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Study shows Status Quo Bias to be an impediment to Active Travel schemes

The Economic & Social Research Institute in Dublin have published research – supported by the National Transport Authority – that suggests people’s preference for the status quo makes them more antagonistic towards proposed new developments such as active travel schemes.

Participants – a large, nationally representative sample – were provided with details of design schemes for a town in which cycling and walking infrastructure had been prioritised over that for driving. Randomly, the participants were told that the design scheme they were reading about was either i) a plan for future development or ii) already in existence somewhere.

arq, town planning, 1a

The description began: ‘Please imagine a mid-sized town in Ireland. On the main street there is a mix of shops, restaurants, office buildings, pubs and residential buildings. There is a local school and library close to the town centre. Families, students, business owners and retirees all live in the town.’

At this point, the two descriptions diverge: ‘The town has a layout that makes it easy to walk and cycle to most places people need to go. Pedestrians and cyclists are prioritised over motor traffic. Instead of two-way car traffic on the main street there is a one-way car lane with segregated lanes for cycling on each side…’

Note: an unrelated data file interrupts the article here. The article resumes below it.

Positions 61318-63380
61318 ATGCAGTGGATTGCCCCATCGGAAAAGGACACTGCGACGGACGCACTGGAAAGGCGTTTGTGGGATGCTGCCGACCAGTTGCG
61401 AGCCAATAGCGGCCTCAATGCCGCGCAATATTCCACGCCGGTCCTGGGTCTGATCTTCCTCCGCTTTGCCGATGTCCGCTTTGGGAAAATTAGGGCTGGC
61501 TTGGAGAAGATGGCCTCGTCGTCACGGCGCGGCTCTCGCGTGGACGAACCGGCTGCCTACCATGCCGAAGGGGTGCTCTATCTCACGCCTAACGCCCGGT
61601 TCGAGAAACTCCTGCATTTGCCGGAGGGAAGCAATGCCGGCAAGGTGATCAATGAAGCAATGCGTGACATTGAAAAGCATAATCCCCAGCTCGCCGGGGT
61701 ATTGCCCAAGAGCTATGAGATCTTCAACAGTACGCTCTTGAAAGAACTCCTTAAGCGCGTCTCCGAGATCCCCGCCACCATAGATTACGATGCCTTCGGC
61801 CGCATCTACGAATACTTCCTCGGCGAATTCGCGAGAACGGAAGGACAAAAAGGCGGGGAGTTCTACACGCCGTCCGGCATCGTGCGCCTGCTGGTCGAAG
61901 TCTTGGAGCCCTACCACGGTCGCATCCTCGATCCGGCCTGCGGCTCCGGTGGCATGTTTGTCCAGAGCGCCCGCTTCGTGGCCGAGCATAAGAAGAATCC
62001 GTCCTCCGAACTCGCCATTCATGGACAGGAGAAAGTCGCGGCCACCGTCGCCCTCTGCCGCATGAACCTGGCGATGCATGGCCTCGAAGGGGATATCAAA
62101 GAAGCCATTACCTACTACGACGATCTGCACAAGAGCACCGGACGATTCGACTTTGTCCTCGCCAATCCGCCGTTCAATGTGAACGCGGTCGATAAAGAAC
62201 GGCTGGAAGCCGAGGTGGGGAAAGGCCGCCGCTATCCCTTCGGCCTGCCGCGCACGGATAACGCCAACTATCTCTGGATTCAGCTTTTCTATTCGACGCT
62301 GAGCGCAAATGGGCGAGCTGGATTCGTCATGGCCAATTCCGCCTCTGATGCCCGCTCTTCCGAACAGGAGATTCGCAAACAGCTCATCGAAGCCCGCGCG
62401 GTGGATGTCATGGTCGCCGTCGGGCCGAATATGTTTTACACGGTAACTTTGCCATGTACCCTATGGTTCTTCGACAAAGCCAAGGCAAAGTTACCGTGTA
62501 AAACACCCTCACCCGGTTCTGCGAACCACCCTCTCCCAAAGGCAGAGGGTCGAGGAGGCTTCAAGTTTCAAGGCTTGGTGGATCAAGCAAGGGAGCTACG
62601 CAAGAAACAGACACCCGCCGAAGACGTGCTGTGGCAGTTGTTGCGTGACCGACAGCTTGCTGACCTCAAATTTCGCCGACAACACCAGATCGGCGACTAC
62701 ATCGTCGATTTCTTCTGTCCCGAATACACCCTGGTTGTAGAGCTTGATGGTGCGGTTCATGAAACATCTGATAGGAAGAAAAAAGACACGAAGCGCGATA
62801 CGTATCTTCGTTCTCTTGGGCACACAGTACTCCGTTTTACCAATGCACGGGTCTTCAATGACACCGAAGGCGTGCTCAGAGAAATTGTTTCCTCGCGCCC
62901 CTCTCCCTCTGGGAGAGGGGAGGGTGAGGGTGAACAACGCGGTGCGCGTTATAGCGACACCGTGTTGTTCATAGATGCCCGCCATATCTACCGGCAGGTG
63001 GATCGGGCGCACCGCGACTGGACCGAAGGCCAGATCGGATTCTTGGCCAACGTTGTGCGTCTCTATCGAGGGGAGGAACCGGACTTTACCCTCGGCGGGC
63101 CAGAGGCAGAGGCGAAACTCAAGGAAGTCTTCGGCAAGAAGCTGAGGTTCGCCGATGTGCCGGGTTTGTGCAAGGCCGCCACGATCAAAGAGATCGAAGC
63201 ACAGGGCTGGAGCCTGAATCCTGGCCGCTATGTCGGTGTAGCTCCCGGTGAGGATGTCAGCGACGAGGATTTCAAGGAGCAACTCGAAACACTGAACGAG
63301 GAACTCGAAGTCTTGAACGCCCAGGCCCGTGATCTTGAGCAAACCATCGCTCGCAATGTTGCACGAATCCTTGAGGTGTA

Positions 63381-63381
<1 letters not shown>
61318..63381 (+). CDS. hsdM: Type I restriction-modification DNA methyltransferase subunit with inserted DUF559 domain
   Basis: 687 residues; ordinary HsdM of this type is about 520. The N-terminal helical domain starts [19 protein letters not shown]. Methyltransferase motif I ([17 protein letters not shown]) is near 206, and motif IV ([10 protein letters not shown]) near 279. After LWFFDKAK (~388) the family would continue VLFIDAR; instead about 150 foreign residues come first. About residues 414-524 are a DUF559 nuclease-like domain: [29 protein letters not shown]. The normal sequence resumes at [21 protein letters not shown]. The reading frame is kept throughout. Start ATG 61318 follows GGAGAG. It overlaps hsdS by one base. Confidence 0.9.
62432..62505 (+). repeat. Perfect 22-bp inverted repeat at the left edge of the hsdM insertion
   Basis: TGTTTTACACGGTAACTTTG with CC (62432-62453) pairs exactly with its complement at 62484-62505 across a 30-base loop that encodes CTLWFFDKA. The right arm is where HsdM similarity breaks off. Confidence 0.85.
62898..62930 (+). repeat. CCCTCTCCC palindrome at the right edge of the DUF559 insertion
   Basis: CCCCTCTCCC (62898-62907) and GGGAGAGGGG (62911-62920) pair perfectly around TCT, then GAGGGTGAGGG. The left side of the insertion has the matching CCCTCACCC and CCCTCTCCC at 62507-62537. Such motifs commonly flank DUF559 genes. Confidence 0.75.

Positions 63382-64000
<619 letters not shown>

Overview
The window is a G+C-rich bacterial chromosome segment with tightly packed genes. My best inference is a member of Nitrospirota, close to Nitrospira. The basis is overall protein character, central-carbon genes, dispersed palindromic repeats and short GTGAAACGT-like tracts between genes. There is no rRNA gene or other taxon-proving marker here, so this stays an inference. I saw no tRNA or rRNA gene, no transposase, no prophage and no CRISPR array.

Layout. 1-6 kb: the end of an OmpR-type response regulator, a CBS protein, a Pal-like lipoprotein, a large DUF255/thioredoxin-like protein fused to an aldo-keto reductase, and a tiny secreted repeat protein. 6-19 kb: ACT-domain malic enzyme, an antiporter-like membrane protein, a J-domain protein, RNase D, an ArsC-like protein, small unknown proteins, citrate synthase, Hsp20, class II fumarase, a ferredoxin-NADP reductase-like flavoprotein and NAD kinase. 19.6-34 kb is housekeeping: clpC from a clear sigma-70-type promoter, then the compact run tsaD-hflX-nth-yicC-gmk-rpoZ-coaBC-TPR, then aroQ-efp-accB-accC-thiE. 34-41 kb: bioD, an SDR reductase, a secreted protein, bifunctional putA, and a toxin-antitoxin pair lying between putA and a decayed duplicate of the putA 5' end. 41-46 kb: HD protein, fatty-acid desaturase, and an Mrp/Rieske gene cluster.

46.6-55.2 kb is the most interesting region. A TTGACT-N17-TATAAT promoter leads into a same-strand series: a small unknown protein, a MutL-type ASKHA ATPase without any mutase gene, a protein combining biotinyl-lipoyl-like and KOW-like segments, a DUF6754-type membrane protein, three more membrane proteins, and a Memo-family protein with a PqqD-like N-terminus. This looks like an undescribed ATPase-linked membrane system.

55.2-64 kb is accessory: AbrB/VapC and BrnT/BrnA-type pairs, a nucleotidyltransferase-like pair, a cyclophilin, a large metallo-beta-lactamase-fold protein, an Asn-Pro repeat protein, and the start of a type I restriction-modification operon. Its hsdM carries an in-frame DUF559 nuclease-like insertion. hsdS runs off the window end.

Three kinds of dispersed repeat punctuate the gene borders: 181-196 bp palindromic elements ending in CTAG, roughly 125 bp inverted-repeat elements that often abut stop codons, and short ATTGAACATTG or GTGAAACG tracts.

While in the alternate reality: ‘There is a proposal for a new layout of the town to make it easy for people to walk and cycle to most places they need to go. Pedestrians and cyclists would be prioritised over motor traffic. The plan is to change the main street, which currently has two-way car traffic, into a one-way car lane with segregated lanes….’

Having read this, the participants were faced with 12 topics relating to the scheme, from which they could chose six to access more detailed information.  

It was found that if the participants believed they were talking about a future scheme they were more critical of it than if they believe it already existed. They also asked more questions about the scheme and focussed on potential downsides. 

People discussing a planned scheme looked for potential negatives, such as impacts on businesses and construction time while those talking abut an exiting scheme tended to look for positives.

Those who had been describe the planned scheme were more likely to want more information about ‘effects on businesses’ (70% v 55%) while those who believe the scheme already existed were more likely to want to know about  ‘effects on health’ (29% v 19%).

The study speculates: ‘From this perspective, SQB acts like an inbuilt defence against the “law of unintended consequences”, as people instinctively interrogate purposive actions differently from mere evaluation of the relevant options.’ 

It suggests that ‘A potential avenue for future research is to try to nullify SQB by explicitly asking people to first consider positive aspects of a plan, or negatives with the current system.’

 

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